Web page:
The request by the City of Greensboro to stay discovery in the wrongful death lawsuit over the death of Marcus Deon Smith was denied.
US District Court Magistrate Judge for the Middle District of North Carolina Joe Webster denied the request in a written order on Thursday, July 2.
The City of Greensboro, Guilford County, eight Greensboro police officers and two paramedics with Guilford County Emergency Medical Services are being sued by Mary and George Smith, the parents of Marcus Smith, who died Sept. 8, 2018 after being restrained by Greensboro police officers with a Ripp Hobble restraint device that binds a person’s hands and feet behind their back.
The autopsy lists the restraint as one of the causes of Marcus Smith’s death from cardiopulmonary arrest along with drugs, alcohol and heart disease.
The autopsy also classifies the death as a homicide.
The stay was requested by Greensboro et al after it was learned that Marcus Smith may be the father of three children. A case to determine if Marcus Smith is the father is currently in North Carolina Superior Court.
If the court determines that Marcus Smith did have children who are his heirs, then his parents are not heirs.
Greensboro argued that if the parents who filed the lawsuit are not the heirs that could affect the discovery and the heirs of Marcus Smith should be determined and represented before discovery began in the lawsuit.
Webster did not agree. He denied the stay and ordered discovery to begin immediately and to be completed by April 2, 2021.
The request for a stay of discovery unlike most legal maneuvering in a lengthy lawsuit received some media coverage. It became an even hotter topic after Greensboro City Attorney Chuck Watts at a public City Council meeting said, “There is no stay being requested.”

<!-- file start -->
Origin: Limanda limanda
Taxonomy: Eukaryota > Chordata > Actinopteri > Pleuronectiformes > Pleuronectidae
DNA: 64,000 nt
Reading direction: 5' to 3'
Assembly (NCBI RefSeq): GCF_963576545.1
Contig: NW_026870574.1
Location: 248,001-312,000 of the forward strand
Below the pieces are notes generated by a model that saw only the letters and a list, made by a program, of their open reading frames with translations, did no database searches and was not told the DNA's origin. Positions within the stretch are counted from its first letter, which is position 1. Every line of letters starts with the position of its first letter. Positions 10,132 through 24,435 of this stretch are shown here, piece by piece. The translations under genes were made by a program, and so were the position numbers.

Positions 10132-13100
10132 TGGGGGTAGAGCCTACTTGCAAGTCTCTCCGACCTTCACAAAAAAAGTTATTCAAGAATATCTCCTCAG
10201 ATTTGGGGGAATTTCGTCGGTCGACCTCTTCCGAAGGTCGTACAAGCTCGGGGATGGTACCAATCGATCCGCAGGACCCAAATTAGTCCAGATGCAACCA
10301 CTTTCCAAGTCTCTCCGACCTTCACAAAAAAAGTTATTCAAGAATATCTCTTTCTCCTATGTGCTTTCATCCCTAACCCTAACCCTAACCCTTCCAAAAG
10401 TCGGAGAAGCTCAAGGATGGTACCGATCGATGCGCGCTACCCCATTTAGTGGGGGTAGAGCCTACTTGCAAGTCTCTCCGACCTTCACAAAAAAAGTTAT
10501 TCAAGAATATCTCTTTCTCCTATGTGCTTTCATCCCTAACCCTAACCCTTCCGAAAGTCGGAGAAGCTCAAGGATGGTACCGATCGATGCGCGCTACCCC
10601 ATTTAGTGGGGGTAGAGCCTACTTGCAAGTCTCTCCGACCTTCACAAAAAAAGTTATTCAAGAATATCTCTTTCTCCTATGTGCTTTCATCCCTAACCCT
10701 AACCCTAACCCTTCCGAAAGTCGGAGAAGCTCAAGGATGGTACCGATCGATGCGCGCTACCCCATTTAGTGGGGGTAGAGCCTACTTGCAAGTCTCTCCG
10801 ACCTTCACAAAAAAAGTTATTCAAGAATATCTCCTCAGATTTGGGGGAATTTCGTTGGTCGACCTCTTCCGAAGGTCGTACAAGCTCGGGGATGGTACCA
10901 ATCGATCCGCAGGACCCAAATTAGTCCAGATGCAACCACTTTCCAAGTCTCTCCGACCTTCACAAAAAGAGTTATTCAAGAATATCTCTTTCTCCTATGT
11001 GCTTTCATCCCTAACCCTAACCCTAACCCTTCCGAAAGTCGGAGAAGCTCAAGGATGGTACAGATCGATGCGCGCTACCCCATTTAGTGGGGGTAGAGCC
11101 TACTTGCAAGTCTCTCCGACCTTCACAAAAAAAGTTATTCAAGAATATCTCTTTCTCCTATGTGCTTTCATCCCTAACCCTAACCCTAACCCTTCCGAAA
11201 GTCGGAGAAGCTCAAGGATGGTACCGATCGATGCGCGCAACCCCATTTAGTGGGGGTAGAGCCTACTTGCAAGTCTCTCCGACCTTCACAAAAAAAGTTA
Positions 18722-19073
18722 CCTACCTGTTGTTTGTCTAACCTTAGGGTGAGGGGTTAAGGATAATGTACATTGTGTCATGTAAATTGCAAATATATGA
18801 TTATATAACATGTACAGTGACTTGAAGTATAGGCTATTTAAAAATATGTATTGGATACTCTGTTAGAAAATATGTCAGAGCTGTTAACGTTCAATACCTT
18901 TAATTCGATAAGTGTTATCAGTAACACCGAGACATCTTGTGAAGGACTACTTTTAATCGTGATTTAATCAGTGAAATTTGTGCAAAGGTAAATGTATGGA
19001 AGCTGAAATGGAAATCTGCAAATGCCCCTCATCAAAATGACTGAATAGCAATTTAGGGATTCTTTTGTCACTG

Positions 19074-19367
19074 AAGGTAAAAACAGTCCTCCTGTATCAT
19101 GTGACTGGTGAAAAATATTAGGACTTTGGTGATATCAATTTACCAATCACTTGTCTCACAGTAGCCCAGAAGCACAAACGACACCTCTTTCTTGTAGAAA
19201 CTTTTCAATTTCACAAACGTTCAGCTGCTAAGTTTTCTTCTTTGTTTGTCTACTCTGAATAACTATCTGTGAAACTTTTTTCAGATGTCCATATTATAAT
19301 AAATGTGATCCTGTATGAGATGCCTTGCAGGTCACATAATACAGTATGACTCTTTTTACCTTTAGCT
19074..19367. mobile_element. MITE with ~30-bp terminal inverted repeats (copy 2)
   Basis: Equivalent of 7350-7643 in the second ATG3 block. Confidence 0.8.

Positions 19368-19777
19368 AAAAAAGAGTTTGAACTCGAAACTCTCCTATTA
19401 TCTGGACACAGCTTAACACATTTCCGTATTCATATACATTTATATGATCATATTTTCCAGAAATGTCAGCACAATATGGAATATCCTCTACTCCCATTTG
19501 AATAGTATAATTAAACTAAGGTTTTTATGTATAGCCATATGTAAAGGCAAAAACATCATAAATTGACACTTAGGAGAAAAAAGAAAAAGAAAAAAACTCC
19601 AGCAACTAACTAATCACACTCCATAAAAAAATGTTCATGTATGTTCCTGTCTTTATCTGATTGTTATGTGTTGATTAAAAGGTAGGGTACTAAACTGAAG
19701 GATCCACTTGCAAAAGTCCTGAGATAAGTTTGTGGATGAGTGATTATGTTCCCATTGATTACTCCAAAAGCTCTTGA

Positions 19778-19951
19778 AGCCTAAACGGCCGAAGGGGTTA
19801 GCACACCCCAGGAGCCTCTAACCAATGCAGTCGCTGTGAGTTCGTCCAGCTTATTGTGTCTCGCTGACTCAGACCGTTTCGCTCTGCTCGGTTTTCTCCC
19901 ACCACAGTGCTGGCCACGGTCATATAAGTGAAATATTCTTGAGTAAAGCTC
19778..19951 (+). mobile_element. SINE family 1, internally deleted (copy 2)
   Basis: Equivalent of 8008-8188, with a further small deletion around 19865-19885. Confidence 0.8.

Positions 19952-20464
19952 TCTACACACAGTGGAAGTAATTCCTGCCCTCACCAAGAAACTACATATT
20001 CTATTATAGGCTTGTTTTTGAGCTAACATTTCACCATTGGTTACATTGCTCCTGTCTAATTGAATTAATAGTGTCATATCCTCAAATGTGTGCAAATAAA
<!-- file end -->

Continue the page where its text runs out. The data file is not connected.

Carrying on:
The supporters of Marcus Smith and the Smith family called Watts a “liar” and demanded that he be fired.
Watts in a letter emailed to city councilmembers said, “While I said that there was no ‘stay.’ What I meant was that there was no effort on our part to delay the ultimate outcome of the litigation. I think I said that too. Our effort was to delay the beginning of the discovery period, not the whole case. I didn’t see that as a stay but one might use that term, and we did in the pleadings, but it would more precisely be a temporary limited stay.”
Regardless of what it is called the city’s request for a stay has been denied and the case will move forward.
Greensboro is being represented in the Smith lawsuit by Alan Duncan of Mullins Duncan Harrell & Russell. Duncan is the former chairman of the Guilford County Board of Education and a current member of the North Carolina State Board of Education.